Getting Out

In April 1975, escaping Saigon meant crowding into a darkened C-130 in the middle of the night.

South Vietnamese refugees walk across a U.S. Navy vessel after fleeing their homes in April 1975. U.S. Navy

Evacuations following military catastrophes have occasionally been successful, such as the one the British staged at Dunkirk in 1940, when, by fearful effort and improvisation, they managed to save most of their army from capture. The April 1975 evacuation of Saigon was not in this league.

Since the fall some five weeks earlier of Ban Me Thuot, a town of 65,000 in the central highlands, it had become obvious that the defeat of South Vietnam was imminent. The North Vietnamese army had been charging southward virtually unopposed. Yet thousands of Americans were still in Saigon—many of them contract bums, former employees of the big international contractors who had built things during the halcyon days of the war and had stayed when the GIs left, hoping that work would return. Although history has shown that the capture of an Asian city is never a good event to participate in, the state department was dragging its heels on getting the Americans out.

Politics had caused the delay. Withdrawal might have started a panic or signified that the United States lacked confidence in the South Vietnamese army—an army now obviously fleeing in terminal collapse. The U.S. embassy had put out the word that Americans could leave on the military transports that regularly flew between Saigon and the Philippines. However, neither the embassy nor the Vietnamese government would allow Americans to take out their Vietnamese families.

So the evacuation was delayed until the last moment, and then anybody could go. The result was chaos.

At 3 a.m. every morning, under the lights of the tennis courts al Tan Son Nhut, an airport and military base outside Saigon, what seemed like three-quarters of the world’s population would wait in groggy exhaustion for the great hulk of a C-130 or C-141 transport to carry them from a lost cause. With artillery thumping softly in the distance, Vietnamese babies slept on their mothers’ ratty suitcases. Children, too tired to care, lay on the bleachers like sacks of rice. Asian faces stared blankly, as did round-eyes, who were growing testy. Every few minutes one of the lumbering transports, usually a C-130 Hercules, would roar in, load up evacuees, run up the engines, and leave.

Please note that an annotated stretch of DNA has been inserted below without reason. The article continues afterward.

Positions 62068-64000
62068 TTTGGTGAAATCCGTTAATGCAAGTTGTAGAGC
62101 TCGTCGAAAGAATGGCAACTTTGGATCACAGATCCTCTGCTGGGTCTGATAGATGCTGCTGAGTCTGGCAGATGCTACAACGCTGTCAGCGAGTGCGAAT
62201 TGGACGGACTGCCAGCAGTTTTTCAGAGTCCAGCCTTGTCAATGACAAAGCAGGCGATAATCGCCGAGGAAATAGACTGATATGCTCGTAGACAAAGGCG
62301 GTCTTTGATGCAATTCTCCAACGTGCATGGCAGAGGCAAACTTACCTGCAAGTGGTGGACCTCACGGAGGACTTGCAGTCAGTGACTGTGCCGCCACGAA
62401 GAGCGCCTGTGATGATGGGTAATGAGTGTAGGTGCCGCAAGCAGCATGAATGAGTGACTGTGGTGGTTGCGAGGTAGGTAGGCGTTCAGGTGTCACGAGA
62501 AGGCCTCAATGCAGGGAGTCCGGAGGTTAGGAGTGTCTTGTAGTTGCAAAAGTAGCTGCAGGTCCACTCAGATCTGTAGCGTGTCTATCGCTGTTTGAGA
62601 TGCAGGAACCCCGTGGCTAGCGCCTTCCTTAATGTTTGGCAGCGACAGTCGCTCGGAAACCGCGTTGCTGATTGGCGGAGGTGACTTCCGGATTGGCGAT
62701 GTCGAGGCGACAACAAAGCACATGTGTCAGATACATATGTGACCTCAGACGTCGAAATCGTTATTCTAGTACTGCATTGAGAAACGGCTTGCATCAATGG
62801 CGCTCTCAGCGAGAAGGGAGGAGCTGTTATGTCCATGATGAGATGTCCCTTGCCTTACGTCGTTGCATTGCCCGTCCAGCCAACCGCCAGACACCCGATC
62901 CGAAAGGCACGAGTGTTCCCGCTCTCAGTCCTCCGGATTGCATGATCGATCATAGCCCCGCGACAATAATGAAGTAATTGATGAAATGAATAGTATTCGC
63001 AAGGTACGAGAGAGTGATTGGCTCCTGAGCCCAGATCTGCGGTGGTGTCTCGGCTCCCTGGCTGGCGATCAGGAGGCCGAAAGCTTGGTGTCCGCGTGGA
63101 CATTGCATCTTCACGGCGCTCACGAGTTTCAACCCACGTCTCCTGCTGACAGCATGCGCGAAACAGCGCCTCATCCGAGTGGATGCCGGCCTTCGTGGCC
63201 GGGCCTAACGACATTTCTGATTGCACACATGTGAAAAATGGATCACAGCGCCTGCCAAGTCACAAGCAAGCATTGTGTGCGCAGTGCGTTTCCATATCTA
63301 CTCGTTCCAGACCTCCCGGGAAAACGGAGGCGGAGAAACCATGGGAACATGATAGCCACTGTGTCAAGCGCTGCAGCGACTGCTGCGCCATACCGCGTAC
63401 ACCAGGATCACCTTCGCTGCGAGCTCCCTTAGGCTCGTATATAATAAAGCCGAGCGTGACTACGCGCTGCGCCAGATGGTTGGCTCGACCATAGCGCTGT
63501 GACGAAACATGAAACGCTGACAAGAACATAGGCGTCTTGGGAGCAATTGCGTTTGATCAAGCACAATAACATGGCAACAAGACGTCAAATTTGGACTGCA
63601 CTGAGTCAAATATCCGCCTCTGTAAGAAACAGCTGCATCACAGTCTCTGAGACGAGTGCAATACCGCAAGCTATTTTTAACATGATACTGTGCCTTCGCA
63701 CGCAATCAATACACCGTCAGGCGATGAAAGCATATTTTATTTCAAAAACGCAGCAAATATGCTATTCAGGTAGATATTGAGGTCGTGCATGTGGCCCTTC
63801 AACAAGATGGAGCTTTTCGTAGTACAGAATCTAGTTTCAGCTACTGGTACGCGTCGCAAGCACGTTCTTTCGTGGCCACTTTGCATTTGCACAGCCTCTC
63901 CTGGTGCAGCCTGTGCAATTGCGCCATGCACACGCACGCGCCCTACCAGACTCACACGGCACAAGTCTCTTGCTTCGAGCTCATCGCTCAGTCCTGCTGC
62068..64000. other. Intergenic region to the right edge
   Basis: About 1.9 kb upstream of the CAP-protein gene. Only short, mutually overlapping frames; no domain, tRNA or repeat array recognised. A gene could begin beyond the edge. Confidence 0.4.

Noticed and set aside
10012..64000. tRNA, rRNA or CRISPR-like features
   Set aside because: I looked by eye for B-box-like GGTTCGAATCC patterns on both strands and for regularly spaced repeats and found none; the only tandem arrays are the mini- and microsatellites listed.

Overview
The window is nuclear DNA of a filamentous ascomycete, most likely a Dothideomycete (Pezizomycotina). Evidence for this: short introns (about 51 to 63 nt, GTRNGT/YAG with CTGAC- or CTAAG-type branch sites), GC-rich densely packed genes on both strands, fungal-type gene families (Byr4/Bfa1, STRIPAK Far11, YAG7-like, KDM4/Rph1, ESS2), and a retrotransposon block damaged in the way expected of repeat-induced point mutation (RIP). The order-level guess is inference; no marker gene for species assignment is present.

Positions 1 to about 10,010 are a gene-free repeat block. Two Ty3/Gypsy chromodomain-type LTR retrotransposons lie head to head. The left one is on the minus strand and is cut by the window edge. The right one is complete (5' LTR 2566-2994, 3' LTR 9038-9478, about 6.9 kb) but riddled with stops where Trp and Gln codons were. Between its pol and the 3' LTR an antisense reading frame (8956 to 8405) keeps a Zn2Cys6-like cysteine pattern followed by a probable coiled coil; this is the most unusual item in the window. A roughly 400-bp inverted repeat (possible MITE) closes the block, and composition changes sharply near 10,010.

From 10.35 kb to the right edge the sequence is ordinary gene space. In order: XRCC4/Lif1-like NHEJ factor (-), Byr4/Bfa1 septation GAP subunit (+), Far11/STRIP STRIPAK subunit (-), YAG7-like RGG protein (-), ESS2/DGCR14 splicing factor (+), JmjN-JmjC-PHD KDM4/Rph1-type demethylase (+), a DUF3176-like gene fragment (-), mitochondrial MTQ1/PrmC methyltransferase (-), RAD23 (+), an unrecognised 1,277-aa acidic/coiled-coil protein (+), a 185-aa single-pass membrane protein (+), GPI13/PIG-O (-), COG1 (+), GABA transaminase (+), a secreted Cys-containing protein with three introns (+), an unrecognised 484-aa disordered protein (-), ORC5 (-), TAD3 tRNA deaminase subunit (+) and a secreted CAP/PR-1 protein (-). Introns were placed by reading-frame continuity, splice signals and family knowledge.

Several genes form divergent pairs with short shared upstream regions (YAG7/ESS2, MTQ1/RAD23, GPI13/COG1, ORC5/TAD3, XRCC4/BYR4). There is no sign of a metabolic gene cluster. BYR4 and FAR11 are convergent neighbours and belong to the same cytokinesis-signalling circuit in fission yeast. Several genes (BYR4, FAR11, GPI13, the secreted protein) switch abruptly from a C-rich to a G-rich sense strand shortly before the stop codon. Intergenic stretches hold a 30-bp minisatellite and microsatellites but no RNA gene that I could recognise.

As a stringer for several military newspapers, I had been determined to stay until the end. But I had a Vietnamese friend named Sandy who had worked for the Americans and could have had her throat cut for it when the city fell. I decided to take her out.

On the day we were to leave, Sandy and I went to the American Legion Post near the airport and boarded a blue bus with anti-grenade screens on the windows. It was hot. The bus inched through mobs of scooters and decaying Citroëns to the main gate of Tan Son Nhut. A mean-looking Vietnamese military policeman boarded the bus to check credentials. He examined Sandy’s papers, which alleged her to be my wife. As I held my breath, he stared hard at her, and then moved on.